10. Apparently you should be careful telling a woman she looks nice (she had just been married and in India that means henna everywhere, bangles galore, and so much head jewelry!). He husband claimed her like a piece of meat and said, “Mine” as he pushed me to the side. As if I’m trying to steal your bride, dude.
11. There is more cow poo in the alleys of Varanasi than in all of the state of Goa. They are a very religious city, respect their cows immensely, and allow them everywhere. There seem to be 10x more cows here, hence 10x more cow shit. Basically, you’re going to step in it at some point. It’s okay, but being head-butted by a cow was not.
12. The alleys are small and plentiful. You’ll probably get lost but eventually they lead to the main road and you can start all over again. Make sure to have a business card from your guesthouse so you can ask people which way to go when it’s time to get home.
13. SO. MUCH. PAAN. Paan is betel leaf and all the dudes are chewing it. They spit it all over the place and roll it at lots of booths all over the city. It’s popular all over India, but I’ve never seen so much of it as I have here. It’s basically old school chewing tobacco.
paan source photo
14. If you hear bells jingling and yelling coming from behind, get out of the way- it’s probably a body coming through. Family carry them on stretchers above their heads down the main street in Varanasi. Although normal, it may shock you at first.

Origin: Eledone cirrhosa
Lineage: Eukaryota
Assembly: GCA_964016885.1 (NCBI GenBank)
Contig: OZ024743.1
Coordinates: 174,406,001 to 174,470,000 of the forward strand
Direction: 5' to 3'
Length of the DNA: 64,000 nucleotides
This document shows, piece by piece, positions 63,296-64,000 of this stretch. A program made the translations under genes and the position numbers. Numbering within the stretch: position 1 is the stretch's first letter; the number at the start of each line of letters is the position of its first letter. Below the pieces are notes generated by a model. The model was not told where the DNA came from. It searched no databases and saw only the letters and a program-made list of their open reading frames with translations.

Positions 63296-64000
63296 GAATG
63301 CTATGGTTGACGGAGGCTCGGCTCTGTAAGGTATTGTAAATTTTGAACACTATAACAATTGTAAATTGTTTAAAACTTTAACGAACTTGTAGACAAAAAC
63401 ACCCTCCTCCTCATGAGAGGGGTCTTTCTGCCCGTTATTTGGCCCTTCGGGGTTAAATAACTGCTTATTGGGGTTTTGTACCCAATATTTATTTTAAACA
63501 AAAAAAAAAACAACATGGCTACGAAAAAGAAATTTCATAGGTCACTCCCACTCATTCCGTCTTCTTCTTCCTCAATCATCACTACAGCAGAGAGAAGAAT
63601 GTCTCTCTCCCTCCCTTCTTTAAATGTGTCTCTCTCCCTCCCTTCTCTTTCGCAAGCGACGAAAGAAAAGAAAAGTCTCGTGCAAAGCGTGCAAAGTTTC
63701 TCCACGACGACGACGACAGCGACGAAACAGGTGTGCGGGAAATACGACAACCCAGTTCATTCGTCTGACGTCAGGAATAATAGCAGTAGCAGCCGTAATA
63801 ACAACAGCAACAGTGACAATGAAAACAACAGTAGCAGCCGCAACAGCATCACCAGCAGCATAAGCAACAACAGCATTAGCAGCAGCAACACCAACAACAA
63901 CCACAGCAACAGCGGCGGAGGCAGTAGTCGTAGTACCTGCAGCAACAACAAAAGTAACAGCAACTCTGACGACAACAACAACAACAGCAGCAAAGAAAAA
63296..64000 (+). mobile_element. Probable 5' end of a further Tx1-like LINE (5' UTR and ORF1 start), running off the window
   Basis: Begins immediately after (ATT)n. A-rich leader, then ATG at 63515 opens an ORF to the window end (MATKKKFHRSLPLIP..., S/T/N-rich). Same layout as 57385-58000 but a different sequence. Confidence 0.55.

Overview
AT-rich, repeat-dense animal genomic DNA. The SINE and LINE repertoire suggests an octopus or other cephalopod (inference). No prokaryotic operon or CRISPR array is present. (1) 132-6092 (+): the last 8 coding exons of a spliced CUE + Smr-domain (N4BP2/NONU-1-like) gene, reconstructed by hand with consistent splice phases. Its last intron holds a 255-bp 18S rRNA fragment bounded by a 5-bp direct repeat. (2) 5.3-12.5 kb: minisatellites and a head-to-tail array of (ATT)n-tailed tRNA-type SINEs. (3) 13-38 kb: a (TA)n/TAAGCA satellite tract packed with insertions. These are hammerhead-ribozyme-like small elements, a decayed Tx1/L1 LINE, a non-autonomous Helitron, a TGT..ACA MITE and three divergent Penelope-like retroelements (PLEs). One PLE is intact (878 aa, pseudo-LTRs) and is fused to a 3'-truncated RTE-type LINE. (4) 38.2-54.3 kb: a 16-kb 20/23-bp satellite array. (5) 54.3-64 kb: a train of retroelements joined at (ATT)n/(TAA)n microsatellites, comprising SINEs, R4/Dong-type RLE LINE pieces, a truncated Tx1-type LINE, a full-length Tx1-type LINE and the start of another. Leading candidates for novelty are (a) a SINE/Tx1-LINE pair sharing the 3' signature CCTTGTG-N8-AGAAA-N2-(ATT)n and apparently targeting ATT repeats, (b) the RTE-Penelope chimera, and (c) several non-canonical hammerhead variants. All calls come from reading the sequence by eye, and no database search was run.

15. You have to negotiate a LOT for the boat rides on the Ganga. Don’t feel bad about it. It may be a holy place, but business is business, and if there’s anything I learned in my time here it’s that Indians won’t cheat or steal from you, unless of course it’s just business. If someone puts paint on you, just walk away- you don’t have to pay them.
16. Watch the little boys get their first hair cuts along the river! I know their a reason for it, but it’s totally escaping me right now. Hopefully one of my Indian readers will remind me in the comments why so many boys were getting cuts. Some type of sacrifice?
17. I’ve explained previously the Do’s and Don’ts for how to dress in India, but seeing as though here you are borderline also at a funeral, you should cover up even more than usual.
18. While some Ghats are for cremations, some for washing bodies and clothes, some are for curing leprosy. Needless to say: do NOT get in the water. Even the Indian government is outspoken about the changes needed in Varanasi and the diseases in the water. They urge Indian nationals to stop getting in.
19. I actually got to visit during the Dee Deepavali, which was in November and always on a full moon. It coincides with a Jain festival and there are lights everywhere which were great to see from a boat on the river.Try to go during Maha Shvratri festival for Lord Shiva. It’s apparently the 14th night of the new moon (sorry guys, that is all I can find online!) My friends assure me this is a BIG deal.
20. Take a really good shower after you leave. The ashes are in the air and you may not see them right away, but after some time they build up on your clothes and skin. You can see the Sadhus covered in ashes (on purpose I believe) along the riverbanks.